Thomson TO9 Emulation in MESS

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Thomson TO9 (French, Sep 1985)

Driver name: to9

Much improved successor of the TO7/70, destined for semi-professional usage. Note that it is older than the TO8.




Startup Menu

From the startup menu, press SHIFT+1 and SHIFT+2 to access the internal software (text-processor and database), SHIFT+3 to get the BASIC 128, SHIFT+4 for the old BASIC 1.0, SHIFT+5 to change the color palette, and SHIFT+6 to access the graphical DOS.


An optional cartridge can be inserted with the -cart option. It can be started from the startup menu by pressing SHIFT+0.

The TO9 can run TO7 and TO7/70 cartridges, but not MO5 ones.


They have the same format as the TO7 and TO7/70 ones, and MESS recognizes the same image types (.wav and .k7).

We recall that cassettes are loaded with one of the two following BASIC commands: RUN"" (for BASIC files), or LOADM"",,R (for binary files). Please see the to7 driver for more information.

Thanks to the backward compatibility, you should be able to run most TO7 and TO7/70 software, provided that you load them from the old BASIC 1.0 and not the BASIC 128.

Note that to use cassettes with the BASIC 128, you must use the commands RUN"CASS:" and LOADM"CASS:",,R respectively because the cassette device is no longer the default one.


The TO9 has an internal 3"1/2 drive, and allows two more external 3"1/2 drives to be connected. They are named -flop0, -flop2, -flop3. In theory, drive number 1 (-flop1) does not exist: it corresponds to the hypothetical second side of the one-sided internal drive. But MESS emulates -flop1 anyway...

Using the built-in internal controller, only 3"1/2 floppies can be reliably used. 2"8 and 5"1/4 floppies might work partially. You can also choose to use an external floppy controller instead of the built-in one: select the controller using MESS's in-game menu and reset the emulated computer. More information is available on the to7 driver page, as the external controllers are the same. Note, however, that external controllers are not fully reliable on the TO9, due to addresses conflicts.

Floppies are TO7, TO7/70 and MO5 compatible. The same .fd and .sap image formats are recognized.

Floppies can be used directly form the BASIC 128 (SHIFT+3). Then use the commands DIR, LOAD, SAVE, RUN, DSKINI as usual (see the to7 driver). Most games are bootable. Simply insert the floppy in drive 0 (-flop0) and press D in the startup menu.

Using floppies with the old BASIC 1.0 is also possible, but more complex. You must first insert a BASIC DOS boot disk in drive 0, and then start the BASIC (SHIFT+4) in the startup menu.

The graphical DOS (SHIFT+6, then select a drive number) allows formatting and copying floppies, but not running them. Note that the 5-th drive, numbered 4, does not correspond to a real floppy, but to a 64 KB RAM disk.


The keyboard is AZERTY, with a keypad, a CAPS-LOCK key and function keys.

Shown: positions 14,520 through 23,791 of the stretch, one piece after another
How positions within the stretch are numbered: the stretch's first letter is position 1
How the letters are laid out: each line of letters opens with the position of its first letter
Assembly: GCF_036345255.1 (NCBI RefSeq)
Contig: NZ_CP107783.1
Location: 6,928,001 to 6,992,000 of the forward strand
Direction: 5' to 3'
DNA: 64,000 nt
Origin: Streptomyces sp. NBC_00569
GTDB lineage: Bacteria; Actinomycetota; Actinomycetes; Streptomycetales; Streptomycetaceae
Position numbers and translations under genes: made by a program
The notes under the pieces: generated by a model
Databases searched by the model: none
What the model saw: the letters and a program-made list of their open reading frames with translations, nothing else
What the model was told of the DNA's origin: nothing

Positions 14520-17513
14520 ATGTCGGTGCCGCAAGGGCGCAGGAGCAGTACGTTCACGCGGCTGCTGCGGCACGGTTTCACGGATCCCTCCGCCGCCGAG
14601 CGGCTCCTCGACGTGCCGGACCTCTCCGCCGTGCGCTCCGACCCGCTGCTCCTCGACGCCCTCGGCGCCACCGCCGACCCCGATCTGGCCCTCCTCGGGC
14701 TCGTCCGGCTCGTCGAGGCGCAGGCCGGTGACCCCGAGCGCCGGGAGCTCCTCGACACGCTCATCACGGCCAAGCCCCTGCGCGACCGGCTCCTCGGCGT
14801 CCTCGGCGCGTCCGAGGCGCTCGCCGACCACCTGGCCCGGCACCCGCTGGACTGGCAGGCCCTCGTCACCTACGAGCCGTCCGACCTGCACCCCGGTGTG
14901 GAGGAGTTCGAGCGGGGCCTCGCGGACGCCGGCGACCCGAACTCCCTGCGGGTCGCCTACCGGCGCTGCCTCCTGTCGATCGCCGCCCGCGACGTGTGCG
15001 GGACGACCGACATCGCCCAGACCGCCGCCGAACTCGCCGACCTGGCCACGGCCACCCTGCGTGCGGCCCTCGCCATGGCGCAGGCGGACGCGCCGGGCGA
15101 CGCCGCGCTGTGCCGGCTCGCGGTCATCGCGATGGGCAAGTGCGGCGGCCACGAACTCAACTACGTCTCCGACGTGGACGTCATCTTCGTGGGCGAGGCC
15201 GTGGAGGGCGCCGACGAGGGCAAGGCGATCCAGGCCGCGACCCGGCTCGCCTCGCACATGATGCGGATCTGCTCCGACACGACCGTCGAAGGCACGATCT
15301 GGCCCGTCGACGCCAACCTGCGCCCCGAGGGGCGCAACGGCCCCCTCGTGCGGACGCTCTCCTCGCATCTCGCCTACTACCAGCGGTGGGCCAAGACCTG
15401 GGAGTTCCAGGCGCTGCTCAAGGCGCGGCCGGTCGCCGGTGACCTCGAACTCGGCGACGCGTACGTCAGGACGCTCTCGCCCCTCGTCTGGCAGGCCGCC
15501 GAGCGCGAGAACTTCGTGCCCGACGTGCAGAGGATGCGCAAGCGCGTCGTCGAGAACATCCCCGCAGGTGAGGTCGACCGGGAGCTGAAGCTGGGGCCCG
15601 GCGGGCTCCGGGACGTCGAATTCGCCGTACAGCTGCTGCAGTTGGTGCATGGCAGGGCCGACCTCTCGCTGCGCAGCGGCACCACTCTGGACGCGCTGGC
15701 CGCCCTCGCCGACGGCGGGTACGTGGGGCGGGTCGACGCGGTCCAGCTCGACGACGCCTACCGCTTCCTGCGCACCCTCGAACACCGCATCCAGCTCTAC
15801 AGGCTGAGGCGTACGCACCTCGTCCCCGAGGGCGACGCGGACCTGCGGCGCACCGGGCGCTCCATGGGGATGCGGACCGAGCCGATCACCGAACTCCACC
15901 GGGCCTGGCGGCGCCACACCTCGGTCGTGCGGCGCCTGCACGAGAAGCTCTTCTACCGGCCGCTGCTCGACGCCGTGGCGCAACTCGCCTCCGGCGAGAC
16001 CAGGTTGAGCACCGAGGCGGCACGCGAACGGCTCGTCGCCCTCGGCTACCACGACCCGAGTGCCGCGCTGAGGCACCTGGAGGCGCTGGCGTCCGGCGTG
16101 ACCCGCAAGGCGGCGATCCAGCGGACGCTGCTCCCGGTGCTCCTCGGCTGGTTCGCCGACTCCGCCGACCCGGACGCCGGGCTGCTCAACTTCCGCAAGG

F1/F6   F2/F7   F3/F8   F4/F9   F5/F10

  #@   *1  é2  "3  '4  (5  _6  è7  !8  ç9  à0  )°  -\  =+  ACC       UP           7   8   9

 STOP    A   Z   E   R   T   Y   U   I   O   P  ^"  $&    ENTER  LEFT  RIGHT      4   5   6

 CTRL  [{ Q   S   D   F   G   H   J   K   L   M   ù%  ]}            DOWN          1   2   3

CAPS SHIFT W   X   C   V   B   N   ,?  ;.  :/  ><  SHIFT   HOME   INS  DEL        0   .  ENT


As for modern AZERTY keyboards, SHIFT must be held down to enter digits.


A TO8-compatible mouse (connected to the second generation game port) is emulated. The TO9-specific mouse (connected to the keyboard) is not working yet.


Most of the time, MESS uses a low-resolution 320x200 screen image. It allows emulating most modes (160x200 and 320x200). To represent faithfully the 640x200 mode, MESS automatically switches to a slower, high-resolution mode.

The choice of low- or high-resolution emulation used to be user-defined. You can still set it manually in MESS's in-game menu. It is now set by default to the new auto option that switches to high resolution only when required.

640x200 video mode low-resolution emulation 640x200 video mode in hi-resolution emulation

Known Issues

History and Trivia

The TO9 was a high-end product destined to a semi-professional usage. It included lots of RAM, software in ROM, a 3"1/2 floppy drive. It had a desktop look with a separate keyboard and an optional mouse. It was a TO family computer, backward compatible with the TO7 and TO7/70 (but not the MO5). It was the first Thomson computer based on the new video gate-array that increased greatly the video capabilities. Also, it was the first Thomson to have a dedicated keyboard chip (former ones relied on CPU pooling).

Alas it had many problems. The text-processor and database management software included in ROM were quite buggy. Even the BASIC 128 was not able to access the full power of the TO9 (in particular, the 64 KB RAM extension could only be used as a virtual RAM disk, not as a main memory). The integrated floppy drive was one-sided. It was considered somewhat immature and quickly replaced with the improved TO9+.


This MESS driver was written by Antoine Miné.

Return to the 8-bit Thomson MESS driver page.